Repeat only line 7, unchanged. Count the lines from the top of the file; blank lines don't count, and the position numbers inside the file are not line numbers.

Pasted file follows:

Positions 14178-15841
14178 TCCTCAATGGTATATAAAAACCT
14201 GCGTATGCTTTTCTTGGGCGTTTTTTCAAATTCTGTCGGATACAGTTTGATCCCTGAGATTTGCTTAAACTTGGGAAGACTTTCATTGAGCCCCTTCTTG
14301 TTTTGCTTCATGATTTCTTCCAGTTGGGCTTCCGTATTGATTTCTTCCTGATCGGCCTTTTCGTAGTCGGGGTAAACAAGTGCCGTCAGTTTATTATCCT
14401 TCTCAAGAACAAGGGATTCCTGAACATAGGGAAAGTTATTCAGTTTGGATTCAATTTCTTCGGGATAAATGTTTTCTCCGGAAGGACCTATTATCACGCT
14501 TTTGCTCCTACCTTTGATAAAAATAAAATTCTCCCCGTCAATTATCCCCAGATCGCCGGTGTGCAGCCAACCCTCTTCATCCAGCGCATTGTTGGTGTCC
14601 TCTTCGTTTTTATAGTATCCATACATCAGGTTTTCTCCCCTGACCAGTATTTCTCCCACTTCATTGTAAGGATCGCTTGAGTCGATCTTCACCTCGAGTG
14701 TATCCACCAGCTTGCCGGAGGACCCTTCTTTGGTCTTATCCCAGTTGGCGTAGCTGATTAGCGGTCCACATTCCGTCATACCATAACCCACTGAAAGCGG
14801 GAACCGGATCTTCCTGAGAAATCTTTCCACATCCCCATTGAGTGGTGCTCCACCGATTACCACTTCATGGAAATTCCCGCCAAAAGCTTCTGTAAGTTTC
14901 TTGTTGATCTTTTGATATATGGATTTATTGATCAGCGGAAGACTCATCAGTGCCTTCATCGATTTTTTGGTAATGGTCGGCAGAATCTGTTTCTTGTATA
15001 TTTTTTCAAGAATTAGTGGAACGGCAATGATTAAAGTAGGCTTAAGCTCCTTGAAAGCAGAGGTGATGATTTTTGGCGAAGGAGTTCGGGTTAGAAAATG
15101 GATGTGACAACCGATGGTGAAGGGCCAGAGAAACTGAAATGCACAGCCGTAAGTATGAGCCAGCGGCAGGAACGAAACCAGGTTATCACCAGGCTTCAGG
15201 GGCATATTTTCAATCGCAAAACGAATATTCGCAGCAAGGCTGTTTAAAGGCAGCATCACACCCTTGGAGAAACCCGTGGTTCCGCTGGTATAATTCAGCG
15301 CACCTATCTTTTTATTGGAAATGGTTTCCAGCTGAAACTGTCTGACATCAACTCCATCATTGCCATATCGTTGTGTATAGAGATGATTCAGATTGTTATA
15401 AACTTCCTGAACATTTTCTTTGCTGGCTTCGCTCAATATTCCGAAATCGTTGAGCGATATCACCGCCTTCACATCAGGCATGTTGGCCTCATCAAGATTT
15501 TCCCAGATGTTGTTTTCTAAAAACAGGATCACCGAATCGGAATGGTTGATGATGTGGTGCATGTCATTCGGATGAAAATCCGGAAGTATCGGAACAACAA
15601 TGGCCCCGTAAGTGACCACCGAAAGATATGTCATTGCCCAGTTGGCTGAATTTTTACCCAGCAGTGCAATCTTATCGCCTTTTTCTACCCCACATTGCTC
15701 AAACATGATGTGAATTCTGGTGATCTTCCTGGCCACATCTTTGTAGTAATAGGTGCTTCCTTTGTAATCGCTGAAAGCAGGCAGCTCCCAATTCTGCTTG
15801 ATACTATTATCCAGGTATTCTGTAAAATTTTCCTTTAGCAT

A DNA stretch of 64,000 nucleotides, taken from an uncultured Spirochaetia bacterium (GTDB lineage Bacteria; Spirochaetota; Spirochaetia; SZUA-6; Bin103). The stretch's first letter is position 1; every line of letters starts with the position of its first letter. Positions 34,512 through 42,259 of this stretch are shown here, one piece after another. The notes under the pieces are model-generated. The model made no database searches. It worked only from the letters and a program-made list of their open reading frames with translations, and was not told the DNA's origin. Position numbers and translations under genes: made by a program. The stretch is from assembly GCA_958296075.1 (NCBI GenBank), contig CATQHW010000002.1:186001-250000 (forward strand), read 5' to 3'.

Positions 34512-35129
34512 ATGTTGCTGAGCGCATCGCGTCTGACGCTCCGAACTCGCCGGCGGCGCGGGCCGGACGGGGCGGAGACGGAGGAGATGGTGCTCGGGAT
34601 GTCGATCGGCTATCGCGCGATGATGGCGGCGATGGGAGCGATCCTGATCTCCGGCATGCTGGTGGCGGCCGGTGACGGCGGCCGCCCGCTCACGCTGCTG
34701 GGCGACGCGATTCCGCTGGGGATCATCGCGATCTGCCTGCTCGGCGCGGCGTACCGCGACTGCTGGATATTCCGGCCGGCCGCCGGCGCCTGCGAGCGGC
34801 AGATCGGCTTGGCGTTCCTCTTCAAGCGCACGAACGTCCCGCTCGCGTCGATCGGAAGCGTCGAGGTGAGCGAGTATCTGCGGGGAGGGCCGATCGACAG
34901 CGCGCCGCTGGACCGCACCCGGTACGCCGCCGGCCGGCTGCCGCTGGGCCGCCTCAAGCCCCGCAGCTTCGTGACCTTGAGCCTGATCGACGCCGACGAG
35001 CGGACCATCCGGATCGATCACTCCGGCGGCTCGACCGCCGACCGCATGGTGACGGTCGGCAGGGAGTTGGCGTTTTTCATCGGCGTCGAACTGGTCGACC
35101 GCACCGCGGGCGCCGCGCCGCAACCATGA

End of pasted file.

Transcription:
14601 TCTTCGTTTTTATAGTATCCATACATCAGGTTTTCTCCCCTGACCAGTATTTCTCCCACTTCATTGTAAGGATCGCTTGAGTCGATCTTCACCTCGAGTG